|Rhiannon Adam @ Deep Sleep|
Nir Rosen on Iraq's lost generation @ Boston Review.
I met eighteen-year-old Mu’min in the Baja Café, my evening hangout in Baghdad’s Mansur district this past summer. It was an inconspicuous place to arrange interviews, send emails, and drink melon smoothies. Men played billiards, dominoes, and backgammon, and downed fruit juices and ice cream. Mu’min was there almost every night, a thin, handsome kid, street-smart and hardened, but still open to talking with me. I had spent time in his neighborhood while reporting on the war for the past seven years, and we chatted about dead militia leaders and American soldiers we both knew.
When the Americans invaded in 2003, Mu’min was eleven years old, living in West Baghdad’s majority-Sunni neighborhood of Amriya. His father was a retired police officer. Their life before the war had been good, he recalled.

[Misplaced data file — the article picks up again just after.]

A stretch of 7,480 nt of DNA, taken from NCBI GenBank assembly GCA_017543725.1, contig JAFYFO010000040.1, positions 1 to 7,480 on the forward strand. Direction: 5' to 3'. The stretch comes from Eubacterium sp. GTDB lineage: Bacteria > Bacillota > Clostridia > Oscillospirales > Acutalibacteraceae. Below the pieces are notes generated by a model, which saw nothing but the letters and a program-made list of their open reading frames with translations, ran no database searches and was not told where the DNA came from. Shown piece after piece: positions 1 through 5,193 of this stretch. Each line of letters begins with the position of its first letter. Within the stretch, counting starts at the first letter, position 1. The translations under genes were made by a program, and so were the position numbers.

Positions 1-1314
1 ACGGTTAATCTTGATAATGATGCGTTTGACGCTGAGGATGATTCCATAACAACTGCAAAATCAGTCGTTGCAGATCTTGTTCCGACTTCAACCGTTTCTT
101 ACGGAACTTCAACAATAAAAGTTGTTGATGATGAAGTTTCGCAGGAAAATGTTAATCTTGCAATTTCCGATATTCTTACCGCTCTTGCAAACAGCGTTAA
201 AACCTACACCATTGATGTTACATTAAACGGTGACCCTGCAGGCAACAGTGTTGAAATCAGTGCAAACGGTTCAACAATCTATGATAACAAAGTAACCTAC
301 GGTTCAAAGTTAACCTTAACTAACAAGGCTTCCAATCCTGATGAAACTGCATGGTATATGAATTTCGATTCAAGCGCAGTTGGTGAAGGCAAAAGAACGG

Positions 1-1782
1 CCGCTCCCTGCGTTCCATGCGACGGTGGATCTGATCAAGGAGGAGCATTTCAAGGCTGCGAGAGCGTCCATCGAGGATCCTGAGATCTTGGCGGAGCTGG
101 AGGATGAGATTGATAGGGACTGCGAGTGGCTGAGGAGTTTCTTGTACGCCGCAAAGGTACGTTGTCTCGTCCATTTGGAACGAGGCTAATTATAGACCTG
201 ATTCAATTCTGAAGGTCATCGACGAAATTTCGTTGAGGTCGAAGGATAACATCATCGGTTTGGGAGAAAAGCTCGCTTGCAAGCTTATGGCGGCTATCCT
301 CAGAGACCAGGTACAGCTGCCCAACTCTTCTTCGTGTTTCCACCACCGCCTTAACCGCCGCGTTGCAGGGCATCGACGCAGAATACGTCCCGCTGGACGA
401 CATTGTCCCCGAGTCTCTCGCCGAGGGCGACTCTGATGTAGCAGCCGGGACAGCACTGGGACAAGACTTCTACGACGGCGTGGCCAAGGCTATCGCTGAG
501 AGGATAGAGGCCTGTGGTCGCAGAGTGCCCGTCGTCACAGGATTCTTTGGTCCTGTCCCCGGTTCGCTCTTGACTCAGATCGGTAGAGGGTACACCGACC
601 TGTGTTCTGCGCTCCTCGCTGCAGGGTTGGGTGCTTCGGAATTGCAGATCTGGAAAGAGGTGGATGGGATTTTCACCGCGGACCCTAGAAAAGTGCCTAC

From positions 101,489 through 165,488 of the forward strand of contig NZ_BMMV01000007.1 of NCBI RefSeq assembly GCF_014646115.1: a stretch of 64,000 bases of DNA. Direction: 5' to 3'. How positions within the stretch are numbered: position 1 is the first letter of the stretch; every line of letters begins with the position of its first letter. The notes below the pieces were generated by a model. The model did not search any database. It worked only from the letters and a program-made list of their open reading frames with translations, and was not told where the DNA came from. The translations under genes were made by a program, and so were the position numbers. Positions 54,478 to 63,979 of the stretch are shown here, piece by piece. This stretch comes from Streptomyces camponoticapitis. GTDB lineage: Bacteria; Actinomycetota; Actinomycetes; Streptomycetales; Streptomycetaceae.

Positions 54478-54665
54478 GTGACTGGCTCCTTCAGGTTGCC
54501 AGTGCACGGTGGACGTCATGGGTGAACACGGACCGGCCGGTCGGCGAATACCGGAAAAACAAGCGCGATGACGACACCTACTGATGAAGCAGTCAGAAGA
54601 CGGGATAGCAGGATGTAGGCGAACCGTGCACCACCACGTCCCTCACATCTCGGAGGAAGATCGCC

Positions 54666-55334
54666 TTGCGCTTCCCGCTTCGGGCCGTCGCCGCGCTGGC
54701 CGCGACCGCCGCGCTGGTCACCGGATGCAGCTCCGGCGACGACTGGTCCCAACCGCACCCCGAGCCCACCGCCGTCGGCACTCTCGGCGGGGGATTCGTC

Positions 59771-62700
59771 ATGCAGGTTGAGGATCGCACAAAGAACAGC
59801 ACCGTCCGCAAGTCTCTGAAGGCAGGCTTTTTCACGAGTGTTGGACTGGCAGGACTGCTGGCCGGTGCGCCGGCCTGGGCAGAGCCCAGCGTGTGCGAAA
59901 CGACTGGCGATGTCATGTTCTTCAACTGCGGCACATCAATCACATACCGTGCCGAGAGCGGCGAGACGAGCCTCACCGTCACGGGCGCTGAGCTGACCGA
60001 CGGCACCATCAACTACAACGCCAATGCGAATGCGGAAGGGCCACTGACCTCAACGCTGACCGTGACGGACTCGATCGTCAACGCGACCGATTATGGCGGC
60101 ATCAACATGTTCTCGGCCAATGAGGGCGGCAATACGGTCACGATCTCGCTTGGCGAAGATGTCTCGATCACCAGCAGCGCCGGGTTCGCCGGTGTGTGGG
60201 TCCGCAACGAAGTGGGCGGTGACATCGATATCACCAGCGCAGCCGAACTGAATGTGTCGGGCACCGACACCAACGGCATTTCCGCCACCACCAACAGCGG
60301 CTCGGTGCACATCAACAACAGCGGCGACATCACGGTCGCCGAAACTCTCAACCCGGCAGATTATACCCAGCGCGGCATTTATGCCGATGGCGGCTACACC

On one of those early days of the war, Mu’min and his father drove to the airport to take food to his uncle, a soldier in the Republican Guard. They found him shot to death. It was the first time Mu’min ever saw a dead body. Later that year Mu’min’s father was out driving, moonlighting as a taxi driver. A bomb targeting Americans exploded, and American soldiers arrested all the men in the area. Mu’min’s family could not find his father. They held a funeral for him one year later. On the third and last day of the fatiha, as the funeral was called, a man who had seen Mu’min’s father in prison told the family that he was alive. read more